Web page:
Noella Coursaris Musunka was born to a Greek Cypriot father and a Congolese mother in the Democratic Republic of Congo (DRC).
Her life hasn’t been easy, and her hardships are what has inspired Noella to do all that she can to promote education for girls in her homeland, and to help them reach their fullest potential and escape poverty. The Greek-Congolese woman shared her amazing story recently, when she spoke at the Concordia Summit in New York City.
Her father died suddenly when Noella was only 5 years old, leaving her mother to care for her on her own. Since her mother had no education or resources to raise her child, Noella was sent to live with relatives in Europe. Noella didn’t have much communication with her mother while she grew up in Belgium and Switzerland, leaving the young girl to turn her focus to education.
“When you have nothing, you know that if you fall there’s no one to pick you up. So you have to stand. I resolved very early on that I would study and work and be independent,” Noella explained on her website.
Thirteen years after having left the DRC, as a young adult, Noella finally returned to her homeland to meet her mother. While visiting, she witnessed firsthand the poverty and despair that she left behind as a child. She saw that there were little to no opportunities for young girls or grown women to escape poverty and she decided to do something about it, someday, when she had a platform and resources to help in her cause.
The Greek Congolese into modeling
She would find her platform sooner than she thought. Noella fell into the world of modeling after a friend of hers entered her into a modeling competition — which she won. What followed was a successful modeling career, taking Noella to great heights in the industry, such as modeling high fashion in Vogue and Vanity Fair. But more than anything, for the young woman who never forgot where she came from, modeling gave her a platform to express her concerns about human rights and promoting education for young girls in the DRC.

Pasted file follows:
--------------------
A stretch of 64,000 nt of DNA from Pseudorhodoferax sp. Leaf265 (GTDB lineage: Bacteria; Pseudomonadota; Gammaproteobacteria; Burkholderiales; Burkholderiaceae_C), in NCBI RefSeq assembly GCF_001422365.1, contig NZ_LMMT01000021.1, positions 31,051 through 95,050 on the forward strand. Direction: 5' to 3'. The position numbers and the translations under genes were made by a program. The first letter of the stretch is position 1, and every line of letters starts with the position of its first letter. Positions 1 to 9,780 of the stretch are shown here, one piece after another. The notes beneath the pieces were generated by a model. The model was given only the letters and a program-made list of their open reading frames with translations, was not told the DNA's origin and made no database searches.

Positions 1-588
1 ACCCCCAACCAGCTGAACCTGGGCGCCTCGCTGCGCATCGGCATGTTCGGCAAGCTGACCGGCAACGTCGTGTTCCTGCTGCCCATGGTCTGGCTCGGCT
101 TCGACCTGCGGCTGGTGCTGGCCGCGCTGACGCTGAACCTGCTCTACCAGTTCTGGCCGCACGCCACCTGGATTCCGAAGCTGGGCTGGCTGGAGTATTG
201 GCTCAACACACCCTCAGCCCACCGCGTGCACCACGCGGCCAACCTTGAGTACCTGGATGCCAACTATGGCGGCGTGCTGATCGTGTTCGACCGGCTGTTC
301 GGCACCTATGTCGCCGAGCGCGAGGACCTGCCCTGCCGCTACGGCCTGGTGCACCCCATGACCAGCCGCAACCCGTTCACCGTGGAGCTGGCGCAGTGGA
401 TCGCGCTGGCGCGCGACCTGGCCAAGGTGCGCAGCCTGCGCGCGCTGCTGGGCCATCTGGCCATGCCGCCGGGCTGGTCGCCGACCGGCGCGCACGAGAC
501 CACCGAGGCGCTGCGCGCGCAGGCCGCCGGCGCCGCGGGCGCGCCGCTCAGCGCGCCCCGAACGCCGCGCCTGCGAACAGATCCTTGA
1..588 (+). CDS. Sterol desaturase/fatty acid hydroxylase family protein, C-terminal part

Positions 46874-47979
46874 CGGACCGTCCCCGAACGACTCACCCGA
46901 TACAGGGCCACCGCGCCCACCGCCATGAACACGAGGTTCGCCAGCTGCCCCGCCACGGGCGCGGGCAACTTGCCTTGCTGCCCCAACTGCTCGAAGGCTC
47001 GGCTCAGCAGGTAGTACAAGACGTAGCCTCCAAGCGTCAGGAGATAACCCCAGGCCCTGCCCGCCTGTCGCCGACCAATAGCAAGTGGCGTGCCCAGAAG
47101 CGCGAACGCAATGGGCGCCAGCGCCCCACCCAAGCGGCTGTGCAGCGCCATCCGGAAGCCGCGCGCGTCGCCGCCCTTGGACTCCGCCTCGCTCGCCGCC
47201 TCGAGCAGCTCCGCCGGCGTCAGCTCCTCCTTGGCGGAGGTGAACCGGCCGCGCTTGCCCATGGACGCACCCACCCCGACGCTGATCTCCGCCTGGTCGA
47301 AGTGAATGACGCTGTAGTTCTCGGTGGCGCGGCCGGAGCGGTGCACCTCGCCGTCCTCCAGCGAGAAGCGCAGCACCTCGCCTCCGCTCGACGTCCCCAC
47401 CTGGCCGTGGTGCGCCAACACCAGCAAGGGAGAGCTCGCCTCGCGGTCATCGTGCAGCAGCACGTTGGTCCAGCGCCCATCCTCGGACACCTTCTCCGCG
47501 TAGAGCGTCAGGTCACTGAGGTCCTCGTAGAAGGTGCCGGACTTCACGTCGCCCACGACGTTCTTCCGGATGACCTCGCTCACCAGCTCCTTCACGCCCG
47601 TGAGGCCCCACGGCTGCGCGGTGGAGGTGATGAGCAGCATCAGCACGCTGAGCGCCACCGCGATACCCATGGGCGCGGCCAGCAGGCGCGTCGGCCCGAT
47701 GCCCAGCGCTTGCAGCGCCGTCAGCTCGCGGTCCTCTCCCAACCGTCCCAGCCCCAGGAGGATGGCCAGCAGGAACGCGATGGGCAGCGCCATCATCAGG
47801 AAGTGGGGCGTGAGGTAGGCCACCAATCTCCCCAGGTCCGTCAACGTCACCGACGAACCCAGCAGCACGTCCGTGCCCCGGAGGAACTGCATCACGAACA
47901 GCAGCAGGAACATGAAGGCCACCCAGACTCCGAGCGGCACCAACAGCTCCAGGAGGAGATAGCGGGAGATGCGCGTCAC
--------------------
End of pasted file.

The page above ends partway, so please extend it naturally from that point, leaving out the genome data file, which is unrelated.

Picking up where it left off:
Armed with her influence on the global stage, Noella founded her non-profit organization, the Malaika Foundation, which aims to empower Congolese girls and their communities by promoting and encouraging educational and health awareness programs. Malaika means “angel” in Swahili.
“In a way, Malaika is the story of me,” Noella said in a recent interview which was highlighted on her website. “The problem in Africa is that women’s education is not a priority. So when my father died my mother didn’t have enough education to earn money, so she couldn’t take care of me. She gave me away because she wanted to give me a chance.”
Other work her organization has accomplished for young girls and her home district of the DRC is building a school for 280 girls as well as a Community Center where annually some 7,000 local youths and adults take part in educational, health and sports programs. Her latest project includes taking on the building of 9 wells, which will supply clean water to over 18,000 people.
Noella’s story continues… take a moment to meet the Greek Congolese model who is empowering girls in Africa: